In World War II, a young Italian named Eugenio Corti was fighting on the Russian front, where he witnessed what kind of world it is when men forget God – when Nazi and Communist, brutalized by godlessness, devoured one another and millions of innocents in their way, like monsters of the deep.
Much of what Corti saw, what he suffered, what he heard from his fellow soldiers, and what he corroborated by investigation, he fashioned into his novel The Red Horse. It’s a vast epic, the Italian War and Peace. It’s also a Christian saga reminiscent of Manzoni’s The Betrothed –and not just because the young protagonists come from that same hilly region north of Milan. Corti, like Manzoni, wants to show us what his Catholic land once looked like, and what it might be once again, if men would turn back and mend their mad and murderous ways.
Consider the following moment in the novel. Manno, the most mystical of the lads, is home on furlough before returning to service in Albania. He sees a beautiful girl in church, in the company of her great aunt, who owns a villa outside of town. Manno arranges a visit with the girl, who bears the lovely and spiritual name of Colomba: Dove. After a simple and courtly dinner with the grande dame and her niece, much conversation, a stroll with Colomba through the orchard, a handshake, and a promise to return on the morrow, Manno walks home:
Crossing through the streets of the town, he looked at everything, the well-known details of his familiar world, and now, after the meeting with Colomba had, as it were, restored him, everything, even the most trivial, seemed a discovery, evoked intense joy in him. He stopped a moment in church to thank God for having spared me from danger, but the prayer that spontaneously came to his lips was the Gloria. He said it once, and once again, and still once more in an almost solemn, crashing crescendo, like an organ, in the darkness of the empty church. He was not grateful to God for having saved him from the war, the sea, but for having created Colomba, for having made her as she was, for having put a creature like that in the world. He prayed, as if transported, to the Mother of God, blessed among women, asking her to look after Colomba, to help her remain as pure and as charming as she was now, for all time.
Yet he is right and sane, and we are the mad fools.
Eugenio Corti (1921-2014)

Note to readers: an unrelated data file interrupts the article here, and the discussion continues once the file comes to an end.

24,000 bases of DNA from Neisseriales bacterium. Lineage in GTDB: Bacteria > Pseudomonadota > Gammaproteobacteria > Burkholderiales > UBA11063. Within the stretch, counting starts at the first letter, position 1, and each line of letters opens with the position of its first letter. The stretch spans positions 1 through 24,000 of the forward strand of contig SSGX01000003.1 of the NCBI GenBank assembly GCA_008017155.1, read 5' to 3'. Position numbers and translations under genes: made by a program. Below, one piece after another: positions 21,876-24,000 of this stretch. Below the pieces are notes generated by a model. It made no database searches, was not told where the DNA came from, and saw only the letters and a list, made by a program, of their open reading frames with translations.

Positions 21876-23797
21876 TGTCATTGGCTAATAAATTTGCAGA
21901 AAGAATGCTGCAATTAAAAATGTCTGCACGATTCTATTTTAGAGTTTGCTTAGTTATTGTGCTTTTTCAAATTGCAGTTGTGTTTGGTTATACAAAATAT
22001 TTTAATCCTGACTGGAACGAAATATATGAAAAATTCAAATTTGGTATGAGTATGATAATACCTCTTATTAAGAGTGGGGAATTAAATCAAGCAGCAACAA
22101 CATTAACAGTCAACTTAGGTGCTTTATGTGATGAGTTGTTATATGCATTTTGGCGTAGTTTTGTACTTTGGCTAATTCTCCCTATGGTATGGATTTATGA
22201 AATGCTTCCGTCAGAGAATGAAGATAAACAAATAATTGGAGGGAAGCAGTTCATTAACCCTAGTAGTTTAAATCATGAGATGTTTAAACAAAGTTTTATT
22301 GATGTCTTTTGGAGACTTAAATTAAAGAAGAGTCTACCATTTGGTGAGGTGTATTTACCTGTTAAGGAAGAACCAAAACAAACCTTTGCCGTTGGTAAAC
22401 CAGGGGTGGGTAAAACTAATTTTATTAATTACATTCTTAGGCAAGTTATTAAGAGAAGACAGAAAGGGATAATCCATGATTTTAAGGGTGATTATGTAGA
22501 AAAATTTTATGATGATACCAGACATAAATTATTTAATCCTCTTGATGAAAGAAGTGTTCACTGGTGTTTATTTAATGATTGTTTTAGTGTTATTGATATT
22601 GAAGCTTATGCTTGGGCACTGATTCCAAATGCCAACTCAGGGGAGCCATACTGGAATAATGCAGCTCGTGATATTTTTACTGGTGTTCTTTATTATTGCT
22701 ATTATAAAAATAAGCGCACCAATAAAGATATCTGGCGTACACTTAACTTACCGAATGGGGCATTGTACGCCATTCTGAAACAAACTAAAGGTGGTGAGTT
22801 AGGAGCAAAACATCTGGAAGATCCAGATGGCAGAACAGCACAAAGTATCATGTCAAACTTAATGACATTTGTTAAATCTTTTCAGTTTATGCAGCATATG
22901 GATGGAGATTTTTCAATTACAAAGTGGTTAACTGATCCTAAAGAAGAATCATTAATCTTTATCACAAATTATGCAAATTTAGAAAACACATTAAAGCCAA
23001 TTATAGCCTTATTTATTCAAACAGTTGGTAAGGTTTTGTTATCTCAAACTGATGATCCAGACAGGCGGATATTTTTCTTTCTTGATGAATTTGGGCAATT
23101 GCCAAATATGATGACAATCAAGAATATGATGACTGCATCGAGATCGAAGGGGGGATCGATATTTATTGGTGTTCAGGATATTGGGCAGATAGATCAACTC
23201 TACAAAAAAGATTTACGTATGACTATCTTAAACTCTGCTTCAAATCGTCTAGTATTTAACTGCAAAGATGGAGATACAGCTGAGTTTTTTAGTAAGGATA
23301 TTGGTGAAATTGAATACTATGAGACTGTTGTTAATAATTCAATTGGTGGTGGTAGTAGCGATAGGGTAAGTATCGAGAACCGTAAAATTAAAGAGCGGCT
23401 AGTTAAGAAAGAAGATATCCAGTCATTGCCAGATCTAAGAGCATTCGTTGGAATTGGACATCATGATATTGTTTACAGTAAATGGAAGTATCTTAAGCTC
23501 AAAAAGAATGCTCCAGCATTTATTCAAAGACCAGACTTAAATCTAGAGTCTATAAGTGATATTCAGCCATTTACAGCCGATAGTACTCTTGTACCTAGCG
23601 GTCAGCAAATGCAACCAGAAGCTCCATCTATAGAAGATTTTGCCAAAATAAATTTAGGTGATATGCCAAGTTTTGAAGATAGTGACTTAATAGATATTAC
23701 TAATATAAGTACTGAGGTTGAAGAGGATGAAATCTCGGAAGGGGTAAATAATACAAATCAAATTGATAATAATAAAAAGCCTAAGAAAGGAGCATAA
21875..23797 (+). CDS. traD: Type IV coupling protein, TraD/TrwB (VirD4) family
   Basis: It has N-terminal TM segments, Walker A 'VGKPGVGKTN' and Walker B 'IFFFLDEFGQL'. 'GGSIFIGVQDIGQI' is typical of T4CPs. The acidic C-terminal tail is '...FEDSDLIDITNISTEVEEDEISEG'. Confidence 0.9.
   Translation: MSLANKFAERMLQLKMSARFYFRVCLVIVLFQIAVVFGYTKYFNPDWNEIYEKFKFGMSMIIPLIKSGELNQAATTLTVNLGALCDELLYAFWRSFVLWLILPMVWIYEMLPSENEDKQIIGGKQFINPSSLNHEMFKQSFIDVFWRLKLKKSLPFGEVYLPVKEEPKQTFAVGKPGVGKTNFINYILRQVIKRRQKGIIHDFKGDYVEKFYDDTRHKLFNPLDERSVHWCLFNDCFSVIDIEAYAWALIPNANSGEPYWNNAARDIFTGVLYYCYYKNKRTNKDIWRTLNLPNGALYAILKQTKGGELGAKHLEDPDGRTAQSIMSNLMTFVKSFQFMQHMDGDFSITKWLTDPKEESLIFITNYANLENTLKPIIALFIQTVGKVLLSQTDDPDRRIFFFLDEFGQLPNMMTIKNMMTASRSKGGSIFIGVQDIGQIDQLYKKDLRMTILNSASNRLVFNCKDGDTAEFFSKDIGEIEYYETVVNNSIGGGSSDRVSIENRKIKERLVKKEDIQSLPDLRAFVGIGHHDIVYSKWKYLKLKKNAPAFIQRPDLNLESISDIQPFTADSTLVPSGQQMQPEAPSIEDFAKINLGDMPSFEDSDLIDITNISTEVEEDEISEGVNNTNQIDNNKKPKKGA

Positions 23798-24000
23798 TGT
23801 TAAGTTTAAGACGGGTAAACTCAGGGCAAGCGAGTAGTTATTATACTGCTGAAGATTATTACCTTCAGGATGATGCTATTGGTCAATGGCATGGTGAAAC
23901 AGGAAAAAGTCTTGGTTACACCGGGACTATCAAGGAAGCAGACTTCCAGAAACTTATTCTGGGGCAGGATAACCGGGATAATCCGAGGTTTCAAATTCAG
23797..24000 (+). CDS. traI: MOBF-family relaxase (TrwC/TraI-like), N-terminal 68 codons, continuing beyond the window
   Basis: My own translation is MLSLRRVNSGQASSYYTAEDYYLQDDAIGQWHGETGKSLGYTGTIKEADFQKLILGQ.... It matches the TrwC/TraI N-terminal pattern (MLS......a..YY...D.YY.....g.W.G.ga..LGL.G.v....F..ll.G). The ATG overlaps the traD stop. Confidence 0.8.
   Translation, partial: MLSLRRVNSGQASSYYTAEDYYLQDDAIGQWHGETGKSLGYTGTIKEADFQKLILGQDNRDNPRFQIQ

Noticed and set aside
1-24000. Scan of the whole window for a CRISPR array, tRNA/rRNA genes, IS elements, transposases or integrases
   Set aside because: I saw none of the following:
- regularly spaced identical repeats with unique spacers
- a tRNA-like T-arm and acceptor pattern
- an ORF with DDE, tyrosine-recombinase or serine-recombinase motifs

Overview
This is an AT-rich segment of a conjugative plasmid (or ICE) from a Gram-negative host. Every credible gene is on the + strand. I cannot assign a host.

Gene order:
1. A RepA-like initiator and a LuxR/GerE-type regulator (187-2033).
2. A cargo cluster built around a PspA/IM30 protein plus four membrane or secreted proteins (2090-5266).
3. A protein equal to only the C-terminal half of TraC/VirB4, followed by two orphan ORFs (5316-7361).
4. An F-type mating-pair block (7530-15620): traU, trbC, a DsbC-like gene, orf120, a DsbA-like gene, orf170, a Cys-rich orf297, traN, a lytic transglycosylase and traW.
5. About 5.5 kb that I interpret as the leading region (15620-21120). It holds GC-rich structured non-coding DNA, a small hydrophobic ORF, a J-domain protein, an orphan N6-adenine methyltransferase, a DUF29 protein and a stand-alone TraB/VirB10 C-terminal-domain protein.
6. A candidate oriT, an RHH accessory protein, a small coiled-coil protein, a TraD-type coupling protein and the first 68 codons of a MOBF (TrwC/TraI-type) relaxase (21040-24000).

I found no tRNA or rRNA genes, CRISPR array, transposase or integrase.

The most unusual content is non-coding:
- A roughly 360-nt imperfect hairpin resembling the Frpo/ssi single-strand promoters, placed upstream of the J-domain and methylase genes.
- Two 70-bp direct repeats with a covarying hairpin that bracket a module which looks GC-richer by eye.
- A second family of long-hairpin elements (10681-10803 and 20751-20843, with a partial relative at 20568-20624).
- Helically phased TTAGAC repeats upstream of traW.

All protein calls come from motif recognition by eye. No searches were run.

First, Colomba is pure. Not merely abstinent, but pure: she has a deeply founded knowledge of the holiness of the body and of marriage. She and Manno do not encounter one another as “friends,” in the shallow and casual sense in which we use that word now, or as providers of frictional pleasure. They encounter one another as youth and lass, as man-to-be and woman-to-be, and the possibility of marriage, not something they would dare utter so soon, hovers over them as they walk and chat, like the song of a bird from his evening roost high in the trees.
Second, Manno is pure. Corti insists upon this. He grew up then, he knew his countrymen far better than we know the people who are our closest neighbors; he studied, prayed, played, fought, ate, debated, celebrated, and mourned in their company.
The priests of his district of Brianza were far seeing and tireless shepherds. They raised a generation of boys, most of whom went to the altar as virgins – men who spent years tramping through the snows of Russia or blistering in the sands of north Africa, men hardened by bitter experience, whose fellow soldiers, Catholic only in name, would take advantage of those women in wartime who will offer anything in exchange for food or protection.
Impossible? Are we beasts and not men? Corti is not speaking from theory. He was there; he saw it.
Third, because Manno and Colomba are pure, Manno can have the thoughts that Corti records. Manno compares Colomba to Hector’s wife Andromache, and to Dante’s saintly Beatrice. A flight of fancy, perhaps, but a flight that springs from the earth; without that flesh-and-blood Colomba, shy, womanly, sweet, intelligent, and pure, Manno’s thoughts could never take wing. If we call it mere poetry, mere sentimentality, romanticism, we do not know what we are saying. We are like color-blind people insisting that there’s no such thing as green. Or we are like men whose evil habits have riddled their bones, no longer able to conceive what it is to run and leap with abandon.
Finally, the passage warns us that it’s foolish to pretend that the air you breathe will have no effect upon your constitution. Manno and Colomba grew up in a world that could raise a Manno and Colomba. You cannot say, “It’s true that pornography is an open sewer, but I don’t use the stuff.” You might not, but you still breathe the fumes from the sewer.
You have no clear idea of the inspirations that a morally healthy world might give you. You cannot say, “It’s true that fornication is wrong, but who am I to prescribe for other people?” Sorry, but the fornicators have already prescribed for you. Go to the dance hall if you like – the dance hall is empty. March in the parade for Corpus Christi – you and who else? Write poetry in honor of Beatrice – if you can find her, or if it even enters your mind that such a person might exist.